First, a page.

JEA, funding for Murray Hill light project, discussed during town hall

JEA, funding for Murray Hill light project, discussed during town hall
State Rep. Wyman Duggan and City Councilwoman Randy DeFoor discuss a variety of topics during a town hall at the end of January

The now-canceled push to sell and privatize the Jacksonville Electric Authority, mooring overnight in the Ortega River, a public art project made of light that recently netted funding, and reports of crime in the neighborhood were a sampling of the issues discussed by District 14 Councilwoman Randy DeFoor, and during a well-attended town hall at Ortega United Methodist Church Jan. 30.

Also attending the meeting was At-Large Group 4 Councilman Matt Carlucci, Jacksonville Sheriff’s Office Assistant Chief W. Mike Johnson, zone 4 commander, Hampton Ray of the Florida Department of Transportation, Jacksonville Traffic Engineer Chris LeDew and Nancy Veasey of JEA.

“I’ve only been in office for six months, but it feels like six years,” DeFoor joked. She celebrated the cessation of talks to sell JEA. She said she had joined part of a City committee that would investigate the nature of the sale and its leadership, and that the committee would begin its work in February. Both she and At-Large Group 4 City Councilman Matt Carlucci, who also attended the meeting, got a lot of applause from the crowd of about 100 for their role in stopping the sale.

“I will do my best to ensure this doesn’t happen again,” she said.

Another person who got some appreciative applause was Johnson. He attended because of reports that violent crime was up prodigiously over the past year. The bottom line of his talk? People here don’t have to worry.

Violent crime        

“We are in zone 4 and zone 4 has a lot of activity,” he began, noting zone 4 contains not only Riverside, Avondale and Ortega, but also all the Westside. Last year, Jacksonville saw more homicides than it had in over a decade, and many were in zone 4, however, only a small percentage of people are committing most violent crime, which is driven by drug-related retaliatory shootings, he said.

“I can tell you, if you are not involved in drugs and gangs and running with people that are, the chances of being a victim of violent crimes are low. Most of it is group-related incidents,” Johnson said.

As of Jan. 30, there had been no homicides, however a man was shot and killed in the early hours of Feb. 16 in Riverside. Johnson does give out the traditional advice that keeps people from becoming victims of theft: “Lock your vehicle. We had 400 guns taken out of vehicles in the city last year.”

Johnson said he’d also like to see more police officers patrolling the area, and invited people to give their opinion about that at the sheriff’s watch meeting on the fourth Thursday of every month, to be conducted at the church at 7 p.m. in the Boyd Chapel.

Abandoned vessels

A hot topic for residents along the Ortega River has been what to do about vessels that are abandoned and left to float in the area. Florida Representative Wyman Duggan, who represents Ortega, said at the meeting that had introduced legislation that would make it illegal to moor in the river overnight, in hopes of keeping the waterways clear.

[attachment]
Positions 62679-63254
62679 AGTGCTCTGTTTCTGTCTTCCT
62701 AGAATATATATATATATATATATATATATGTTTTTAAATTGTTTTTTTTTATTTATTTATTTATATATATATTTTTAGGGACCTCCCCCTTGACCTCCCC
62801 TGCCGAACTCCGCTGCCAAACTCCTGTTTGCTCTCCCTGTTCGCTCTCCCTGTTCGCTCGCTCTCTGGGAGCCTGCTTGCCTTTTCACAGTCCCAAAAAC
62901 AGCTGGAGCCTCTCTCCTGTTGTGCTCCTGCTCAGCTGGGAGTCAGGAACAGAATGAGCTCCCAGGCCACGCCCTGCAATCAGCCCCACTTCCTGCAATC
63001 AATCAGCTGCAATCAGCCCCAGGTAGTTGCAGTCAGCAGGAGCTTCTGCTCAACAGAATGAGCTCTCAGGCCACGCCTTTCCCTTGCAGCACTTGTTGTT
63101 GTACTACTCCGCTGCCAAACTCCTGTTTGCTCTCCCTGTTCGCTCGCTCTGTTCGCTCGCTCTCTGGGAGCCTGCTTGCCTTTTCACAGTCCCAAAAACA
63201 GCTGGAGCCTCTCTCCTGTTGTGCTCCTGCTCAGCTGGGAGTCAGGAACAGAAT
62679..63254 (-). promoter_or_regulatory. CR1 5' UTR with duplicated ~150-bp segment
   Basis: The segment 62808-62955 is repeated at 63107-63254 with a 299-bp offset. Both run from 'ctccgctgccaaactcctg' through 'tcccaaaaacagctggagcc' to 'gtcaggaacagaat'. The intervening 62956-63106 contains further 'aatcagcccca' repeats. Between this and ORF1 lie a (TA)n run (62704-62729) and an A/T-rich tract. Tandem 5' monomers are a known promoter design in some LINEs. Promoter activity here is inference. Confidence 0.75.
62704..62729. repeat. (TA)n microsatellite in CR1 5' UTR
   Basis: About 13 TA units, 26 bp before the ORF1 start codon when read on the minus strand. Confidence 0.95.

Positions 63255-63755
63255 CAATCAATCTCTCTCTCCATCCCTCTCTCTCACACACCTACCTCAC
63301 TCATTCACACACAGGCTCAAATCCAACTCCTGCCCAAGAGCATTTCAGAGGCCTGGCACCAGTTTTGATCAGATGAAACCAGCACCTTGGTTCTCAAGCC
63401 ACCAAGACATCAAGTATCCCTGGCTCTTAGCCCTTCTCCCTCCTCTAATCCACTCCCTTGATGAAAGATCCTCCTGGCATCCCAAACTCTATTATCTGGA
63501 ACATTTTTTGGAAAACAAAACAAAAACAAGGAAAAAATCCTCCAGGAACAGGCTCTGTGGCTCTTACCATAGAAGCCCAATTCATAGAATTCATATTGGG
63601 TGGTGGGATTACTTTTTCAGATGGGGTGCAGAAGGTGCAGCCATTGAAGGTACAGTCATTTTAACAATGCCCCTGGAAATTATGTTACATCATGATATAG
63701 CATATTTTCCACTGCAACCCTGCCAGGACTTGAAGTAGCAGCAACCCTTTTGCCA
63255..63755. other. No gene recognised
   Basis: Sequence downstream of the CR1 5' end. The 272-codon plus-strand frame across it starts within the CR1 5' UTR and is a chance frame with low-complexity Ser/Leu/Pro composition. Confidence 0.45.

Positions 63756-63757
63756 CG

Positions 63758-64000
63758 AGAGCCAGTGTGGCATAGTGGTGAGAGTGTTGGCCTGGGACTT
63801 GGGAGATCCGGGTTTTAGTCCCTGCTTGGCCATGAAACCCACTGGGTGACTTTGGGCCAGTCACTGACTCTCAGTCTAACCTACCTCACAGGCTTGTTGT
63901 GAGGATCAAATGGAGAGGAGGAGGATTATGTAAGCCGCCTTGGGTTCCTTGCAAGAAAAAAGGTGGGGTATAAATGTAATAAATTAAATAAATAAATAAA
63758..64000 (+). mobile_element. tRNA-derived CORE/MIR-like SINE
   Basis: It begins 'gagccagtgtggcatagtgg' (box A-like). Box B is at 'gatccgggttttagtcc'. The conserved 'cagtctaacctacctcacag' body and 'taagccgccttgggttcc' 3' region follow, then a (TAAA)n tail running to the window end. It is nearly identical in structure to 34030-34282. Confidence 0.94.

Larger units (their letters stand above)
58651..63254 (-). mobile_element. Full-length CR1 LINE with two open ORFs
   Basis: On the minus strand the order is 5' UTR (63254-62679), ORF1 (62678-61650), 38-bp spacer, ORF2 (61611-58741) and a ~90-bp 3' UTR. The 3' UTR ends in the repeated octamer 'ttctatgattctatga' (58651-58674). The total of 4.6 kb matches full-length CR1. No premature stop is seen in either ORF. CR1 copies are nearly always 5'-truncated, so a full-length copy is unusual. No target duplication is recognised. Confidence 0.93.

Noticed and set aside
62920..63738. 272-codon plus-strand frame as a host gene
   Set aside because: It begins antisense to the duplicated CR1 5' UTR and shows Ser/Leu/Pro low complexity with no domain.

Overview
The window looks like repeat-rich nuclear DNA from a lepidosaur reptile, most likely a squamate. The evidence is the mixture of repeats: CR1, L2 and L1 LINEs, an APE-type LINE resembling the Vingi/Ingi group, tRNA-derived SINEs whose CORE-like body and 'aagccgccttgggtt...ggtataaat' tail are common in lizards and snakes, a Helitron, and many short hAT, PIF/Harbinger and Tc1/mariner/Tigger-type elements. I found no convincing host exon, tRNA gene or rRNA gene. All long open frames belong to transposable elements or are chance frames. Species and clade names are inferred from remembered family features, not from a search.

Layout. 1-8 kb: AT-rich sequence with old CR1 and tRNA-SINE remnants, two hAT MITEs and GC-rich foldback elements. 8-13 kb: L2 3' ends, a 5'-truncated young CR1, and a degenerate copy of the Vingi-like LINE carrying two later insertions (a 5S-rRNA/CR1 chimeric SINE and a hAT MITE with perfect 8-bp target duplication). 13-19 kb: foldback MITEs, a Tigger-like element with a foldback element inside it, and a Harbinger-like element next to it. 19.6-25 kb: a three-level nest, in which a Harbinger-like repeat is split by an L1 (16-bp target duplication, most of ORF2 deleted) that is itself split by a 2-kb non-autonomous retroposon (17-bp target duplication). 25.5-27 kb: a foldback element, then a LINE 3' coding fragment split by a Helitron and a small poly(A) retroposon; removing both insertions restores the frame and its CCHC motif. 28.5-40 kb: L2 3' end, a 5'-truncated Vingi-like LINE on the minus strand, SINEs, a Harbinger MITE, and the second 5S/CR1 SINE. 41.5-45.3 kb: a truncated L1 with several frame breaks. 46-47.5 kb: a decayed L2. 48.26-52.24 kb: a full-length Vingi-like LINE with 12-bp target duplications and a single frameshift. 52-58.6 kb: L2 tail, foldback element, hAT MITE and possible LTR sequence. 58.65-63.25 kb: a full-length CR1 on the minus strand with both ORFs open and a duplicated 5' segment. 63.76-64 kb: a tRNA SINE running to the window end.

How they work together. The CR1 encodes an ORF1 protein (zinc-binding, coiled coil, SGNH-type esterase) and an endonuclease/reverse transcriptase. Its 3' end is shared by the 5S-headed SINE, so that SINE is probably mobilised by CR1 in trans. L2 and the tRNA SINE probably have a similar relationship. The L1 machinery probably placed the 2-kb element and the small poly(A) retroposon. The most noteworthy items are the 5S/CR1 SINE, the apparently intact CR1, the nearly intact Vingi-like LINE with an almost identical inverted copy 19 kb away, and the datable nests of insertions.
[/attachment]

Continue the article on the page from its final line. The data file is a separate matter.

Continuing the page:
But many residents that live on boats in the river don’t agree with the proposed legislation because it would directly affect them. Several attended the meeting, which turned somewhat contentious when the topic came up.

Duggan said that the derelict vessels that were in the river have been removed, at a cost of about $20,000 per vessel, which is paid for with tax money. He said his legislation would add the Ortega River to a list of rivers in which overnight mooring is prohibited.

Part of the reason for that is to move along people who live in houseboats that are not moored at a marina, and who are not disposing of their sewage properly, said DeFoor, who agrees with the pending legislation.

“I have volunteered to sunset that legislation after two years,” Duggan said. “We are not trying to prevent legitimate boaters from using that waterway. We are trying to get that waterway back to a pristine condition.”

But Alex Madsen, who owns Ocean Oaks Painting and Construction LLC, said he has three boats and can’t afford the expense of having marina slips for all three.

“You’re worried about three people out there pooping in the water. What about all the sewage that got flushed into the water after Irma because there is no resiliency?” Others went on to dispute the legislation.

DeFoor pointed out that this was obviously a contentious topic, and eventually tabled discussion for the time being.

Murray Hill Light Project gets funding

In less controversial news, a public art project with a lot of public support recently got funding, DeFoor said. The City of Jacksonville and the Florida Department of Transportation are working on a $4.4 million project that would transform Edgewood Avenue from U.S. 17 to the Lenox Avenue intersection and beyond. Part of the project includes cleaning the Roosevelt overpass, and local art lovers and community advocates had hoped that it could then become a canvas for public art.

Specifically, they had hoped San Antonio-based artist Bill Fitzgibbons could be hired to install multi-colored, programmable public lighting to transform the concrete. He could make the colors static or dynamic, set them to one program or 15 to 20 programs so the lights change. When he spoke to The Resident in December, Fitzgibbons said community input would determine the final design.

Now, the project will proceed with $50,000 in funding, DeFoor said. For information about his light displays, visit

By Jennifer Edwards
Resident Community News

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